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Is Missouri Known For Snake Attacks?

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Osage copperhead photo by Tom R. Johnson, herpetologist, Missouri Department of Conservation.

Osage copperhead photo by Tom R. Johnson, herpetologist, Missouri Department of Conservation.

CBS St. Louis (con't)

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ST. LOUIS (KMOX) - Should you be afraid of a snake attack while enjoying the outdoors this summer?

Dan Zarlenga with the Missouri Department of Conservation says no, “The only reason a snake would bite a human is in self-defense. We are not something they would eat. They don’t consider us a prey animal. We are a higher predator than they are. Most bites occur when folks try to pick up snakes, handle them, kill them, or harass them in some way”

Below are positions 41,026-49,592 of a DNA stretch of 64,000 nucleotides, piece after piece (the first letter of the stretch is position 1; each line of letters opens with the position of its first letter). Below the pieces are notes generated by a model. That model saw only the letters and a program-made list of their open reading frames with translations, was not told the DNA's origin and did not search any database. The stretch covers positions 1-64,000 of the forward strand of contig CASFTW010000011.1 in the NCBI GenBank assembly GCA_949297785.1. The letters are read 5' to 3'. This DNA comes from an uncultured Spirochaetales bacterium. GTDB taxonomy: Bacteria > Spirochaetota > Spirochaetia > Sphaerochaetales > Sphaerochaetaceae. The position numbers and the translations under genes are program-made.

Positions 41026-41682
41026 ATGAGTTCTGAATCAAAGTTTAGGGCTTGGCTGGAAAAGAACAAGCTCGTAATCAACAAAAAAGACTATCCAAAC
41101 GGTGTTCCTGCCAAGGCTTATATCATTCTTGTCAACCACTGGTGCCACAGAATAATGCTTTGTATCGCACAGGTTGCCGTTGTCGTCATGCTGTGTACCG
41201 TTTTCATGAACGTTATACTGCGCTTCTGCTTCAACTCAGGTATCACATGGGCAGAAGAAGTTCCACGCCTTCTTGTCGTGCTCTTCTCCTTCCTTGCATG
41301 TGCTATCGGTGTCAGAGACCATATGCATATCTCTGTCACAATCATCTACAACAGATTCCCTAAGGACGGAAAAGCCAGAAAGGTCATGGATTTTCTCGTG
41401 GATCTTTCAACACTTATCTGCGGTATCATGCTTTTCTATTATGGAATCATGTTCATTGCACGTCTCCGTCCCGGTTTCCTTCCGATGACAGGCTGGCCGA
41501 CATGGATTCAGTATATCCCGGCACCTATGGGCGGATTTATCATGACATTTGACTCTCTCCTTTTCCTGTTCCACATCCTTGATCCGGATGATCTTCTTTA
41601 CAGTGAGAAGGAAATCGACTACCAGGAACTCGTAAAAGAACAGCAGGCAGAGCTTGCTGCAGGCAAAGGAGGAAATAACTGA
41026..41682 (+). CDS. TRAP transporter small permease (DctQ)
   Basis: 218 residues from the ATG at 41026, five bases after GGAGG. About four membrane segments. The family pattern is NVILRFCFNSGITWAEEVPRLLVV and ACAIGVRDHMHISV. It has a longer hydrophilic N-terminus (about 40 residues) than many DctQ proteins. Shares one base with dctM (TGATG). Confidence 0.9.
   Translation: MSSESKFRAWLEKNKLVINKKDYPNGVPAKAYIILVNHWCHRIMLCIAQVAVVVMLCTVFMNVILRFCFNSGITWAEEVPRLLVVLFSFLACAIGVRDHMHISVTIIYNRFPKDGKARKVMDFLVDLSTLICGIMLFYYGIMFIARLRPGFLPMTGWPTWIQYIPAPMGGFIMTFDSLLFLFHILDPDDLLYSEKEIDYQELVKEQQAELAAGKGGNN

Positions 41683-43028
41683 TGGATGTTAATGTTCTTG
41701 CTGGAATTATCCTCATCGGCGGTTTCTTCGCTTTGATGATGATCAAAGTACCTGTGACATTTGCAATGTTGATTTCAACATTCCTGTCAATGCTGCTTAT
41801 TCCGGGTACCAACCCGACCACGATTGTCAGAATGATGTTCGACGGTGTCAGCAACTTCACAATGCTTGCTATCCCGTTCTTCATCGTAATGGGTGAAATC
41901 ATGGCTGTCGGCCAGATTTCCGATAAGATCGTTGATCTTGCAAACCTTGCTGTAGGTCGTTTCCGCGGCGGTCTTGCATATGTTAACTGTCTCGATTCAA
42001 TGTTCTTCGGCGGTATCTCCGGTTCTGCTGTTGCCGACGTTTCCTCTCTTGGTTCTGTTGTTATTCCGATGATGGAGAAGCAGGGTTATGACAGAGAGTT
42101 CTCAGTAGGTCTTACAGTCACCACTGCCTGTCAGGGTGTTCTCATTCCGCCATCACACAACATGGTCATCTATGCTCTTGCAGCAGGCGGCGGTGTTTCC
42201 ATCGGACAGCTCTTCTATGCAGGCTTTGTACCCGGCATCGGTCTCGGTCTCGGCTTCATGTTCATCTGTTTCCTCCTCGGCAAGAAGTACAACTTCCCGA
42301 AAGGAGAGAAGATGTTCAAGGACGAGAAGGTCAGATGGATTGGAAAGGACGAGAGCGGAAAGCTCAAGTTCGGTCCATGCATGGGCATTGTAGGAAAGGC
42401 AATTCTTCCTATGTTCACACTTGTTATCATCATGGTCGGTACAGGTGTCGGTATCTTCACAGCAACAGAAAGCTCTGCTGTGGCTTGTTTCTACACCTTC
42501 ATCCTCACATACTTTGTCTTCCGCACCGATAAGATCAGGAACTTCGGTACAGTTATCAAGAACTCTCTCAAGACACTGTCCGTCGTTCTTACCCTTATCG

Zarlenga says Missouri has five types of venomous snakes: Copperhead, Timber Rattler, Cottonmouth (Water Moccasin), Pygmy Rattler, & Missasauga Rattler.

He says they like to hide in rocks, wood piles, and by water, “The best thing you can do when hiking or walking in areas where snakes might be living is to wear sturdy hiking boots and long pants like blue jeans.

Fifty-two-year-old Timothy Levins of St. Charles died this week after being bitten by a Copperhead he was handling at a cabin in southeast Missouri’s Sam A. Baker State Park.

Zarlenga calls the situation rare, and says you are more likely to die by lightning strike, dog attack, or a fall on ice than by snake bite, “I think of it as like getting on an airplane. Certainly, there are some plane crashes and people die, but 99.99% of people who get on planes will get off alive. That’s pretty much how you can think about snakes, as well.”

 

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